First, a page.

• I dunno, I can’t really agree with that. Denial is a symptom of, well, everything, isn’t it? People deny they have a cold after sneezing sometimes, even if they have all the other symptoms. In order to get better from anything, you have to face that you have “something” that needs to get better.

        In other words, what you say has merit, I just disagree with the whole “denial is a symptom” thing.

        🙂

    • Hmmm. Well, Let me start off with this: I’m not a psychiatrist. 🙂 That said, though, my experience having bipolar will not necessarily be like anyone else’s.
      If you take a look at the DSM(The psychiatrist’s bible), it can give you symptoms that tend to show up when someone has bipolar, but even then, you can’t be entirely sure.
      There’s no blood test. There’s nothing I would personally point to that I could say is a guaranteed “tell” that someone has bipolar.
      I would say that it comes down to this:
      1) What is she experiencing? Does she think she has a problem at all?
      2) Has she done any kind of research? If so, what does she think it is?

      When you go to a psychiatrist, they listen to you, and then they basically use trial and error with medications. When they find a set of medications that “work” and those meds fit into a treatment for a diagnosis, the diagnosis settles down.

      For me, I started off diagnosed with clinical depression. This turned into a diagnosis of dysthymia and anxiety. After that, I got a diagnosis for borderline personality disorder. I stopped going to doctors for awhile, and then flaked out, and they started trying to treat me with a mood stabilizer. This seemed to help, and I had the diagnosis of bipolar 2. I told a doctor about some of the weirder things I experienced, and schizoid tendencies were attached. I saw another doctor after a while, one that would listen to me(which is sadly rare) and after some long discussions we settled, together, on the diagnosis I have now. Bipolar 1(which means I have true “manic” episodes, 2 meant I didn’t.) Psychotic features(not something I talk about much, but it means I see and hear things that aren’t necessarily there sometimes, and when at an extreme high or low I may wander from grandiose thoughts to real delusions.) Borderline personality disorder is not something I expect to come off my diagnosis, because it’s more of an explanation of coping skills, and it basically says that my first thought on how to cope is seldom the best.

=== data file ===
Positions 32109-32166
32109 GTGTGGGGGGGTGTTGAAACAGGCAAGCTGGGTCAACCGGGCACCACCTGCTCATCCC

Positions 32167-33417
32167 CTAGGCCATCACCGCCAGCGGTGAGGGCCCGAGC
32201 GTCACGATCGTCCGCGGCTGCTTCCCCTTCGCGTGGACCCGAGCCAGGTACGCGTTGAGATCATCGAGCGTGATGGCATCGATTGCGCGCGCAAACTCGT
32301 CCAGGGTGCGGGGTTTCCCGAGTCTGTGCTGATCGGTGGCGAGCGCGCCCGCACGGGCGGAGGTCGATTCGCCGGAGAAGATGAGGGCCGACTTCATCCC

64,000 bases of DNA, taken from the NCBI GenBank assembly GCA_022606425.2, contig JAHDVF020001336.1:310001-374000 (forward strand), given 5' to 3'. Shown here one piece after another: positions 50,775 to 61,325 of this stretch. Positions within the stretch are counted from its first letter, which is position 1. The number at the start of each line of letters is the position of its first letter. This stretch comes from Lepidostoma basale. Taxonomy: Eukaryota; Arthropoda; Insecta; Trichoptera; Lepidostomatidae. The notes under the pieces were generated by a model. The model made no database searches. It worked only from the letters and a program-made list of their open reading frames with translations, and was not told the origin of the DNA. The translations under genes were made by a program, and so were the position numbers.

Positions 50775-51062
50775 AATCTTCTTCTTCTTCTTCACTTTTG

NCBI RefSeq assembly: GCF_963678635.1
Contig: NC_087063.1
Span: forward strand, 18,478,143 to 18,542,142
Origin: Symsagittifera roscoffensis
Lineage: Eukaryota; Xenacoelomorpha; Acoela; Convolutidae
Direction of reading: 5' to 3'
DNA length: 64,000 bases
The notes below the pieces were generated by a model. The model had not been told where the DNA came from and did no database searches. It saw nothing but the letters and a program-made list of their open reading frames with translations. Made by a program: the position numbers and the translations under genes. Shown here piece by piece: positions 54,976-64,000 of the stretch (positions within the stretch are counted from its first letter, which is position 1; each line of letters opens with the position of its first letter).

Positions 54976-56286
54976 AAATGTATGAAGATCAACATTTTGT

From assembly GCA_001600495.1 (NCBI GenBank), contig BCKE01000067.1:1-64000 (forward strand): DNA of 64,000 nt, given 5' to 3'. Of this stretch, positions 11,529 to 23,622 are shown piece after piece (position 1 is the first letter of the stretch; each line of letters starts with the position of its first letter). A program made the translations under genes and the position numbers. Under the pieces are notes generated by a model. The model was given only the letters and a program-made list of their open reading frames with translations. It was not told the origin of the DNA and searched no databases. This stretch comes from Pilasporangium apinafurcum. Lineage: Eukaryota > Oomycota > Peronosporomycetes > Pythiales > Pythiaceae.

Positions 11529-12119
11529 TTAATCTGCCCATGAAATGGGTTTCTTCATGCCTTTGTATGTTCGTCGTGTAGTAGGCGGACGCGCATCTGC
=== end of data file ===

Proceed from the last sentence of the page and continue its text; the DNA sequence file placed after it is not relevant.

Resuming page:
Over 20 years, I’ve been on Prozac, Adderall, Seroquel, Klonopin, Depakote, Lithium, Prazosin, Wellbutrin, Risperdal, Ritalin… and those are just the ones I can think of right off hand. Right now, I take Lithium, Ritalin(mostly to combat the complete lack of energy on “lows”, and the sleepiness that is a side effect of meds), Seroquel, and Wellbutrin. In a year, it may change.

      I tell you all of this to say that physical and mental medicine are such radically different things that there’s no way for me to really point to one thing that defines what she has as bipolar. Even though I have mania sometimes, that doesn’t “guarantee” the diagnosis.

      In the end, the best thing I can say is that it’s really up to her. If she thinks there is something wrong, then she should talk to someone and start the process. Therapists will help decide if this is a “situational” thing(which means that she freaked out about something that will pass) or not. Based on what they say, they would either recommend she see them more often, or send her up to an”ist”. Psychologist or Psychiatrist.

      None of that can even start unless she is willing to decide whether or not she has a problem to begin with. Tell you what, have her read this and get in touch. I’d be happy to help her in any way that I can. 🙂

  11. Glad I found this post. It interests me in two ways: 1) I strongly suspect someone close to me is undiagnosed bipolar and 2) because of that it interested me so that I’ve created a character in my current screenplay that “has it” (learned that phraseology from you, thanks! Love how your take on this can color my character and give her a deeply unique outlook to her situation – hope you don’t mind me “stealing” your philosophy for that purpose!).

    You sound like a very level-headed, logical person, and I commend you for finding the wisdom and strength to use those traits to overcome your situation as best you can (or at least adapt to — as you say, ride the rollercoaster, great analogy!).